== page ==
They say that all diseases are from nerves, and it is difficult to disagree with this. Even when it’s not about people, but about pets. They are much more like us than we think. Just like us, our pets have the ability to worry, worry and be sad, and just like us, we are affected by stress. And our task with you, as responsible owners, is to help the pet survive the difficult period so that it passes without consequences for its health. We will talk about how to do this in our article.
What is stress?
Stress is changes in the body at the psychological or physiological level in response to environmental influences. Such a reaction can be short-term or long-lasting – and even go to the chronic stage.
And if short-term stress does not pose a significant danger to the body, then frequent and prolonged significantly reduces immunity and increases the risk of developing cardiovascular, gastrointestinal and other diseases. Therefore, stress should be avoided, and in which case be able to resist it.
Symptoms of stress in dogs
Interestingly, many gaps in dog behavior are often associated with stress. A pet that is in a state of nervous tension can be hyperactive or, conversely, very lethargic. He can go to the toilet in the wrong places, whine loudly and intrusively, bite household items and personal belongings of his household, and even show aggression. Thus, the dog tries to deal with stress, and you can not punish it for this.
Along with changes in behavior, signs of stress include refusal to eat and communicate, ignoring teams, weight loss with prolonged stress, loss of general tone, etc.
Symptoms of short-term stress, as a rule, disappear within a day, while prolonged nervous overstrain for a long time leaves its imprint on the behavior and well-being of the pet.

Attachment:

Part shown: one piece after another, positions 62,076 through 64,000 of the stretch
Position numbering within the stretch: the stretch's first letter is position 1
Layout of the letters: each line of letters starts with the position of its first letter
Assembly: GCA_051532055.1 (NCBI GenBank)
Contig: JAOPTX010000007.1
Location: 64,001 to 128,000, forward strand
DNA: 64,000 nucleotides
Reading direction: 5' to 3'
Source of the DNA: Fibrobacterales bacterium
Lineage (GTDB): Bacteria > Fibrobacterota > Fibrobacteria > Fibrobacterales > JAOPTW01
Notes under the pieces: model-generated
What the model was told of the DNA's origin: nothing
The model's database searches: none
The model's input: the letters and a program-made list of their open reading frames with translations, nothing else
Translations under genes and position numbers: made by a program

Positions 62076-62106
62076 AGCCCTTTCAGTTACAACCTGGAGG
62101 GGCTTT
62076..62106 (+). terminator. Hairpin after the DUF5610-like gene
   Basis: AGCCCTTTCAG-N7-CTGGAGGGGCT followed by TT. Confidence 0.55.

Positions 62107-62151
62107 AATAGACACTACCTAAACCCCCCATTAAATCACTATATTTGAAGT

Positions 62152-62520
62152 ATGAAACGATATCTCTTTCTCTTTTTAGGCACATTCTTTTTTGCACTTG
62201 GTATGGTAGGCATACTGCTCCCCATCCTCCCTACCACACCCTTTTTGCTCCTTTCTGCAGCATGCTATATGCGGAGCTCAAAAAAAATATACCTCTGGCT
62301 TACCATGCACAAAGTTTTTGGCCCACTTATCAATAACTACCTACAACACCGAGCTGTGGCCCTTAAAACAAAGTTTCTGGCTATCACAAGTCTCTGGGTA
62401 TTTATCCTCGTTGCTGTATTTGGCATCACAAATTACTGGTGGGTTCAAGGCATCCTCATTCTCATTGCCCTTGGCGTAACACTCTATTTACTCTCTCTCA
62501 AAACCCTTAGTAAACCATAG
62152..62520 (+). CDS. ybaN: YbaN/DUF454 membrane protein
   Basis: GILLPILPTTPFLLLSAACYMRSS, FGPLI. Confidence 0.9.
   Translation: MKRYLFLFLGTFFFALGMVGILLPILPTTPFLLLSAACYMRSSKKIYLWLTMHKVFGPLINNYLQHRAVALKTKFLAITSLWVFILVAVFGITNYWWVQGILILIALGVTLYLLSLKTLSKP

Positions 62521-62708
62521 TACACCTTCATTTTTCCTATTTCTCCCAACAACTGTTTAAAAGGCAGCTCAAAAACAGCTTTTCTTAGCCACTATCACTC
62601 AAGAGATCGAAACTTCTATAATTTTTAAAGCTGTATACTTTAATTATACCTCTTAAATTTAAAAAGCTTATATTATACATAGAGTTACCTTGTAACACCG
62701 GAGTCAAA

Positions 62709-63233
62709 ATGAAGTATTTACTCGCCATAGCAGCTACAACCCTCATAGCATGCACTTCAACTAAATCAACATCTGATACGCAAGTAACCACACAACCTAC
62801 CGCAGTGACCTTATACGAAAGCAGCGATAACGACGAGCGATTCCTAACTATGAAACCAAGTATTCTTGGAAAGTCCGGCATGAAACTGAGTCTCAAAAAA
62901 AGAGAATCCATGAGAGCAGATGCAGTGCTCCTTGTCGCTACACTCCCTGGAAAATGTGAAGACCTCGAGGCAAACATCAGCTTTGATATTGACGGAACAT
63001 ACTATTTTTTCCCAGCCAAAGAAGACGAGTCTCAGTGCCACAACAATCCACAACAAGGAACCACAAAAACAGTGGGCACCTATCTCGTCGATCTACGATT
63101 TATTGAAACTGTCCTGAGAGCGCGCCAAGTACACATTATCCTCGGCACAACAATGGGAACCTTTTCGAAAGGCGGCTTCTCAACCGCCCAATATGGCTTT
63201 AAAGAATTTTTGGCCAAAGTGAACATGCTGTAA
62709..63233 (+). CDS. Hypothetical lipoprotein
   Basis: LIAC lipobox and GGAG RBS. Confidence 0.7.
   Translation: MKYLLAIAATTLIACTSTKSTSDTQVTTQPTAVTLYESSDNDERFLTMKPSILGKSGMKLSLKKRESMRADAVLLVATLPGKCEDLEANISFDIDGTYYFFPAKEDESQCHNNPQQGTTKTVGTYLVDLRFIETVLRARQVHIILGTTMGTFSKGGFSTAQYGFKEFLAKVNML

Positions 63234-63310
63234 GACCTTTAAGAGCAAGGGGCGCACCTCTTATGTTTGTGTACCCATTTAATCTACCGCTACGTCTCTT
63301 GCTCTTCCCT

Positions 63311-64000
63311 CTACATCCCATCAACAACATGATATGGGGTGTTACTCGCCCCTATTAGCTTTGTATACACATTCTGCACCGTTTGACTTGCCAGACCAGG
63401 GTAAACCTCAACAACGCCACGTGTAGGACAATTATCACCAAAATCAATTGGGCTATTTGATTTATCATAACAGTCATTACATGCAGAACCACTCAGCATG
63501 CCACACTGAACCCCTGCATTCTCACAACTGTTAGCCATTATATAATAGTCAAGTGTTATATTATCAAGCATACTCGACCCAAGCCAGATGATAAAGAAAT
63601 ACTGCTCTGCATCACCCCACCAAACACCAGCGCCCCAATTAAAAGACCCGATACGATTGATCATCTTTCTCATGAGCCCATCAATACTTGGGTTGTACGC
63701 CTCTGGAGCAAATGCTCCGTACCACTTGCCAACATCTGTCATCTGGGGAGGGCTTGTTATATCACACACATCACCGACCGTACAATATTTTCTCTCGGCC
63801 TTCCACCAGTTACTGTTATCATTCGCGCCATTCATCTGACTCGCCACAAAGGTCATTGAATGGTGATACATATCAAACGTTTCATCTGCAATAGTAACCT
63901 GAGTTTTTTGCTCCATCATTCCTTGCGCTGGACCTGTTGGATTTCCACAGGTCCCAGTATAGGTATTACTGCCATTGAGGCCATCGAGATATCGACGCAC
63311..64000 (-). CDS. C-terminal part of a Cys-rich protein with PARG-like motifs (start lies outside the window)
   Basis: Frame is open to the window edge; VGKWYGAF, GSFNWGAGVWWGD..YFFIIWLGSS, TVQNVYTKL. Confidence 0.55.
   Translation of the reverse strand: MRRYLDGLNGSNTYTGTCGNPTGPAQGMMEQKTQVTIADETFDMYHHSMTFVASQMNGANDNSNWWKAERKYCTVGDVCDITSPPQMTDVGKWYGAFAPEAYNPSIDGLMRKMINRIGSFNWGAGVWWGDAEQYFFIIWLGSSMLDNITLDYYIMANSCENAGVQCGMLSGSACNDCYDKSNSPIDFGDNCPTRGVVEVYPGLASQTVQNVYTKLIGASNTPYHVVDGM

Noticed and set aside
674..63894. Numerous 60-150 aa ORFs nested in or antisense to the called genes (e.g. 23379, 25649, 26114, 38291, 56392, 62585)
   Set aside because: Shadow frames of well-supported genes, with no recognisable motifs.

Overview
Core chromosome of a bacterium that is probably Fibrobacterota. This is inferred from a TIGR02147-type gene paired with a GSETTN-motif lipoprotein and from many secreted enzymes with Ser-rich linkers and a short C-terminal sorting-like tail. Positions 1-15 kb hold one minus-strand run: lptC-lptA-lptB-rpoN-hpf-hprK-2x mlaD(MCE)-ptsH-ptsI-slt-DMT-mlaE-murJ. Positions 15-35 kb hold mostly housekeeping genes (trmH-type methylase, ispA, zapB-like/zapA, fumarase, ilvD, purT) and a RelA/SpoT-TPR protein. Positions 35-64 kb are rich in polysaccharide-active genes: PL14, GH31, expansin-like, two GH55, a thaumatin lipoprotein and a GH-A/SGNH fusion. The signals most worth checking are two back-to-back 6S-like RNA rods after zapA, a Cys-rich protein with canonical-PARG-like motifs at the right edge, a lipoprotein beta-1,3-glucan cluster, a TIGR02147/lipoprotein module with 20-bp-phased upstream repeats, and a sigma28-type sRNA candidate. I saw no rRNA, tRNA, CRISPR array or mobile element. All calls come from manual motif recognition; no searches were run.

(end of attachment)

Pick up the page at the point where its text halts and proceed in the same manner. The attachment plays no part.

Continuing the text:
Causes of stress
It is impossible to determine the causes of stress at once for all dogs. Each pet is an individual, and each has its own perception of environmental factors, its own level of stress resistance. For example, if one dog is terribly afraid of traveling by train, then the other can calmly endure moving, but get very nervous even from a short separation from the owner.
Most often, psychological factors such as fear, loneliness, etc. lead to nervous strain. Physical factors (sudden changes in the diet, changes in conditions of detention, etc.) can also provoke stress, but this happens much less often.
It is important to understand that whatever the cause of the stress — emotional or physical — severe overstrain always negatively affects the body, making it vulnerable to chronic diseases and infections.
The most common causes of stress in dogs are:
– transportation (for example, to the veterinary clinic),
– examination by a veterinarian,
– bathing, haircut or other manipulations with the dog,
– noisy celebration / arrival of guests,
– “showdown” with other dogs,
– loud noise: explosion of firecrackers, thunder, etc.
If the above items are repeated frequently in a dog’s life, this can lead to chronic stress. Long-term separation from the owner or change of owner, the appearance of a new family member in the house, i.e. categorical and continuous factors.
Stress Prevention and Treatment
The main way to deal with stress is to eliminate its causes. If possible, of course. In cases where stress is caused by a change of owner and other similar changes in the dog’s life, attention and care will help her survive the stress. Give your pet more time, get a variety of toys for him, drive him more often for walks and do not forget about balanced feeding.
To reduce the load on the nervous system and the degree of stress effects on the body, replenish your first-aid kit with special means (for example, Mexidol-Vet). Particularly suspicious pets are prescribed sedatives. A veterinarian will help you choose them.
If you have planned a trip, a noisy holiday is approaching, or another event that may cause your pet stress, start giving the dog a drug in advance. It will help prepare the nervous system for an “emergency” situation and eliminate increased irritability.
Sometimes there are cases when stress management is impossible without the intervention of a veterinarian and other specialists. Usually, in this case we are talking about phobias, with which the owner will not be able to cope on his own. To eliminate the phobia, teamwork of several people will be required: a veterinarian, a zoopsychologist, a trainer, and, of course, the owner of the dog, which will be her main support and support.
Take care of your four-legged friends. We wish that in your life all the excitement was only pleasant.